House GOP Leader John Boehner just released a couple of charts that illustrate the current intensity gap between Republicans and Democrats online.
The first chart shows how many times people viewed YouTube videos posted by House Republicans over the past seven days vs. how many times people viewed videos posted by House Democrats:
The second chart shows how many people are following Boehner on Twitter vs. how many are following Speaker Pelosi and House Majority Leader Steny Hoyer. Boehner’s office points out they added more Twitter followers in the past week than Pelosi and Hoyer combined have accumulated since they joined Twitter:
These charts merely visualize what we’ve been seeing in the streets for over a year now: that free-market conservatives are far more energized than folks on the left end of the political spectrum. Although, in fairness, I must say that this new video mashup from (presumably) somebody on the Left is pretty damn funny:
Filed under: Online Video, Shameless Self Promotion | Tags: americans for prosperity, cap and trade, carbon cops, epa, regulatory reality
The latest Frank Strategies LLC video, produced for Americans for Prosperity:
Filed under: Uncategorized
The latest Frank Strategies LLC video, shot and edited outside President Obama’s health-care reform rally in Fairfax a couple of hours ago:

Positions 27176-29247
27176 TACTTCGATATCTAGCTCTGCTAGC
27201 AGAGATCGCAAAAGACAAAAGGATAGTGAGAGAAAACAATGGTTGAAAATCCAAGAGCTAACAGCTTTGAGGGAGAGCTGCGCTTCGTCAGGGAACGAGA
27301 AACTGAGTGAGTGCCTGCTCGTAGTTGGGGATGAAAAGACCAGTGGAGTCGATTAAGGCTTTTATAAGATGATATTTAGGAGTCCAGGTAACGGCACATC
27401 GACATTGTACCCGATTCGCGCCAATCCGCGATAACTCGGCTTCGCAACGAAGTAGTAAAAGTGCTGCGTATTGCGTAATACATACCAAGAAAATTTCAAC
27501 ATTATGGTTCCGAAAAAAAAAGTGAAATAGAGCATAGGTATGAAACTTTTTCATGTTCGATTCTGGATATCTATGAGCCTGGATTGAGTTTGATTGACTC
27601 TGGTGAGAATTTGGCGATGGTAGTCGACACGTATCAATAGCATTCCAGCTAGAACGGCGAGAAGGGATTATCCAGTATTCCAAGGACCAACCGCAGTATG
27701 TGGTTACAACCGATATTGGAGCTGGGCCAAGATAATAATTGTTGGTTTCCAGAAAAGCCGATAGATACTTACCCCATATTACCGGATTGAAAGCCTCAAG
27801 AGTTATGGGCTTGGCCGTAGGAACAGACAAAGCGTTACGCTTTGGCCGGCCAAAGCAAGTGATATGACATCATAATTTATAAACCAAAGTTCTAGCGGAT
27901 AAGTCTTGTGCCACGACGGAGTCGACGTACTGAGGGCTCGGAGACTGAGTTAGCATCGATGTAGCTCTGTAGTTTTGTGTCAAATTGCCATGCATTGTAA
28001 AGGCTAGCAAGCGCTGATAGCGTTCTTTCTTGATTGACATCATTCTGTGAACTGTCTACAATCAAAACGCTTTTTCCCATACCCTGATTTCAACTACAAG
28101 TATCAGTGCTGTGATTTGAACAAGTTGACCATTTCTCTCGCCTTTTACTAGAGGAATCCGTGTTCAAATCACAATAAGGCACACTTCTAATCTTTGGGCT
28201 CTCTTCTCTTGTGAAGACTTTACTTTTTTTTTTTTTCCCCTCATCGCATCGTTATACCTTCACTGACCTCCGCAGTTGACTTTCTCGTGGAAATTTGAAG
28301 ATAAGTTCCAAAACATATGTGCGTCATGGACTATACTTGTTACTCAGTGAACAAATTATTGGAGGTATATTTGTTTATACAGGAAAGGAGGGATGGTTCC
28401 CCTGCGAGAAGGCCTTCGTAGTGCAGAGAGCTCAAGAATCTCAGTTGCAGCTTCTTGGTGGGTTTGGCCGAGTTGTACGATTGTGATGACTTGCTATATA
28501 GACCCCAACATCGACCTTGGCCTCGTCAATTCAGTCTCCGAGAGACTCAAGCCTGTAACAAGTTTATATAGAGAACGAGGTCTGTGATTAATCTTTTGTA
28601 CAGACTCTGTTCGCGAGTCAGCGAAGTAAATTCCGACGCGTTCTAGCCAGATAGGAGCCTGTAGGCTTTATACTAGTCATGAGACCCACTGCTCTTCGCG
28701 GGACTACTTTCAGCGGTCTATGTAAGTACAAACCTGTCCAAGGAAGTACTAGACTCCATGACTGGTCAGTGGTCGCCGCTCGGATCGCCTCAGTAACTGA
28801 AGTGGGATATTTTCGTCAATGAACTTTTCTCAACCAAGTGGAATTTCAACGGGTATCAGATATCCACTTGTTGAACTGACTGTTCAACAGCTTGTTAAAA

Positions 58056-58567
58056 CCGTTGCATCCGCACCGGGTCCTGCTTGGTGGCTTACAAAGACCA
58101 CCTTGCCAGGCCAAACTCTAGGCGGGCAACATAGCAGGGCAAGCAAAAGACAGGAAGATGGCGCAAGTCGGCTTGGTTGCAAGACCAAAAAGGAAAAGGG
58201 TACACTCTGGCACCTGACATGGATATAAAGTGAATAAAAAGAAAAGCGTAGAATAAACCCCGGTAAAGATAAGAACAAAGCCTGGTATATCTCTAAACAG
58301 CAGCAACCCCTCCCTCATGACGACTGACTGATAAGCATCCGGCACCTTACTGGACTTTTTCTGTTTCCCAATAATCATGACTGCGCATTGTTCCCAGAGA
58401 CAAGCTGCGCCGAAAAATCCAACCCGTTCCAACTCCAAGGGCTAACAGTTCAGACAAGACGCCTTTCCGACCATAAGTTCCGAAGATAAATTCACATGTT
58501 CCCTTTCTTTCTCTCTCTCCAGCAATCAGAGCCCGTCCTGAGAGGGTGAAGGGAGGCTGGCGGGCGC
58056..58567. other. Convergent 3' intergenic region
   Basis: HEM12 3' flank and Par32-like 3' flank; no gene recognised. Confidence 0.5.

Filed under: Online Video
C-Span has unveiled a new searchable video library that includes 160,000 hours, or 98 percent, of its archived programming. That cheer you hear rising across America this morning? Opposition researchers for challenger candidates everywhere.
When Twitter first really exploded into the mainstream a little over a year ago, I admit I was a skeptic. At the time, Twitter encouraged people to answer the question, “What are you doing?” Predictably, the answers were generally pretty boring. “I’m eating a burrito!” “I’m watching the Sopranos!” “I’m updating Twitter!” Not exactly exciting stuff.
But soon Twitter users took it upon themselves to stop answering “What are you doing?” and start answering, “What are you hearing?” Almost overnight it turned into Google News on speed – the best place to find the latest, completely personalized news, information, opinion and intel.
This year’s shiny object in the social media world is Foursquare, which allows users to “check in” at their current locations, with the information often cross-posted on their Twitter feeds and Facebook pages. Users are incentivized to “check in” at some locations, such as bars, restaurants, and coffee shops, with discounts for checking in (i.e., providing free online advertising for said establishments) a certain number of times.
Sadly, this has resulted in a lot of essentially useless information clogging newsfeeds on Twitter and Facebook (“I just checked in at Starbucks, corner 21st and P Streets, Washington, DC.”) Personally, I really don’t care when you’re at Starbucks, and I hope you don’t care when I’m at CVS. When it comes to social media, I want to know what interesting op-ed you just ran across, what intel you just picked up about the health care debate, or what relevant new video you just viewed.
The Foursquare phenomenon begs a question, though: Is social media actually regressing? Twitter flourished when it progressed beyond its largely inane “What are you doing?” beginnings. Why is Foursquare now flourishing by essentially going back to Twitter’s roots and delivering little information beyond “Where are you right now?”